With around two thirds of platforms currently scheduled for removal in the Northwest Europe region located in the UK Continental Shelf, decommissioning activities in other countries have perhaps been overlooked. The situation, however, is changing in the Netherlands. IHS Markit’s Catherine MacFarlane recently attended KNect365’s Offshore Decommissioning Congress in Rotterdam to find out more.
Bob Dylan famously sang that the times they are a-changin’ in 1964 – and the same lyrics are still relevant in the Netherlands oil and gas sector in 2018. Despite only being launched in October 2017, Nexstep, the national platform for reuse and decommissioning and a joint initiative of NOGEP and EBN, has already published its first annual report, providing an insight into the scale of decommissioning expected in the Dutch sector until 2027.
However, the organisation’s remit does not start and end with removal work – with the reuse of oil and gas infrastructure being a key goal. The Netherlands already has a strong track history of reuse, as of the 24 offshore platforms that have already been decommissioned, the topsides of 13 of them have been reused.
However, the organisation is also spearheading research into alternative use of oil and gas facilities, including offshore electrification of production platforms, production of hydrogen, CO2 storage in depleted gas fields and geothermal applications in onshore wells. Another key goal – and recurring theme in the decommissioning sector – is the reduction of cost for decommissioning projects
Jacqueline Vaessen, Nexstep’s general manager, told conference delegates that although EBN estimated in 2017 the total cost of Dutch decommissioning to be at EUR 7 billion, historical cost overruns in decommissioning projects of between 50% and 80% put estimates up to between EUR 8.5 and 10 billion. Nexstep is targeting to bring decommissioning costs down to EUR 5 billion, through collaboration, knowledge sharing, and innovation.
The task ahead however, is considerable, as by 2027, Nexstep expects that two-thirds of all wells, platforms, and pipelines will have been decommissioned or reused, with a peak in the decommissioning of offshore infrastructure in 2025 – with the removal of 22 topsides and 22 jackets expected that year – followed by a sharp decline in 2026. However, it is expected that this peak will plateau and some of the work scheduled for 2025 will be pushed back to 2026 or later.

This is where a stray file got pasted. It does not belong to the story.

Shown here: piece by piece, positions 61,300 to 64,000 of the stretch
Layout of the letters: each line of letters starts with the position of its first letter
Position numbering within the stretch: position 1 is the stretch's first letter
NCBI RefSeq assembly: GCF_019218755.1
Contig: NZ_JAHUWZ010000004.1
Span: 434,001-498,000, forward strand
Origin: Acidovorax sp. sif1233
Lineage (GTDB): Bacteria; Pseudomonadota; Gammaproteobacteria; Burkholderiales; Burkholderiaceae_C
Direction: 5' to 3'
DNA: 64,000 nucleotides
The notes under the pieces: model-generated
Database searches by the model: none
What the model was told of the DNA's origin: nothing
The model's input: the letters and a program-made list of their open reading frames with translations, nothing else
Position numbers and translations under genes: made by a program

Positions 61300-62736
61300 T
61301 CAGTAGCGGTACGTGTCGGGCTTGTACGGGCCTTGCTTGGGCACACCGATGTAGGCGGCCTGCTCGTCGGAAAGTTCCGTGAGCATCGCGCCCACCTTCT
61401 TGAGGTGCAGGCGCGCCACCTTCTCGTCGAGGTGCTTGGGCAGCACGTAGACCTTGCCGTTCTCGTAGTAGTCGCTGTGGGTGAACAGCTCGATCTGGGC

The expected surge of work may create a potential shortage of yard space in the Dutch sector, Vaessen said, but aside from this, Nexstep did not foresee any other shortages in the supply chain. When considering the heavy-lift market – vessels which have a lift capacity of 1,500 tonnes or more – this certainly seems to be case. The lack of global installation work in recent times has had a serious impact on utilisation figures.
According to ConstructionVesselBase by IHS Markit, global utilisation for vessels with a lift capacity of 1,500 tonnes or more has not broken the 40% barrier since fourth quarter 2015. During this period, the percentage of working time spent in the decommissioning market has remained low – typically making up less than 10% of working days, although May and June this year have crept over this figure at 12% and 11% respectively.
The availability of heavy-lift vessels to meet Dutch decommissioning requirements – and indeed the rest of the region – is also likely to be smoothed over by contractors and operators taking advantage of that decommissioning work is generally not time sensitive, and are now preferring to carry out removal work within a large time frame.
One example of this was given by Aart Geurtsen, project manager at Neptune Energy. Geurtsen outlined Neptune Energy’s plans to remove three platforms in the L10 field – L10C, L10D, and L10G – and explained that removal contractor Boskalis had been given a flexible window from mid-2018 until late 2019 to remove the facilities, using the company’s new heavy-lift vessel Bokalift 1. Agreements such as this allow operators to perhaps take advantage of better pricing and allow contractors more flexibility with vessel schedules, particularly if working across other markets such as renewables.
The role of the engineering, preparation, removal, and disposal (EPRD) contractor in decommissioning projects was also emphasised by Ronald van Waaijen of Heerema Marine Contractors, who called for operators to rely more upon contractors’ procedures – and also consider more innovative contracting models that “incentivize contractors’ creativity and benefit from their flexibility”.
However, innovation in removal contracting is not only being driven by heavy-lift companies. Delegates at the congress also heard from Jens Klit Thomsen, Chief Commercial Officer of Maersk Decom – the newly named joint venture between Maersk Drilling and Maersk Supply Service, established earlier this year to provide turnkey and packaged decommissioning solutions.
While Thomsen also emphasised the importance of flexibility in removal contracting, from reimbursable to turnkey, he also explained how allowing a contractor freedom and flexibility enabled innovative solutions to be found – for example, using an anchor handler winch to reel up a flowline on a recent project in the United Kingdom.
If Nexstep’s predictions prove correct, over the next decade, the Netherlands is facing a considerable challenge as it prepares not only for two-thirds of its oil and gas infrastructure to be decommissioned or reused, but also a transition to a sustainable energy supply. The organisation has set itself ambitious goals, not only with cost savings, but also with exploring the reuse of infrastructure, and how that might be integrated with ongoing offshore wind projects in Power-to-Gas initiatives. The times – and energy supply – are changing and Nexstep aims to be at the forefront of this.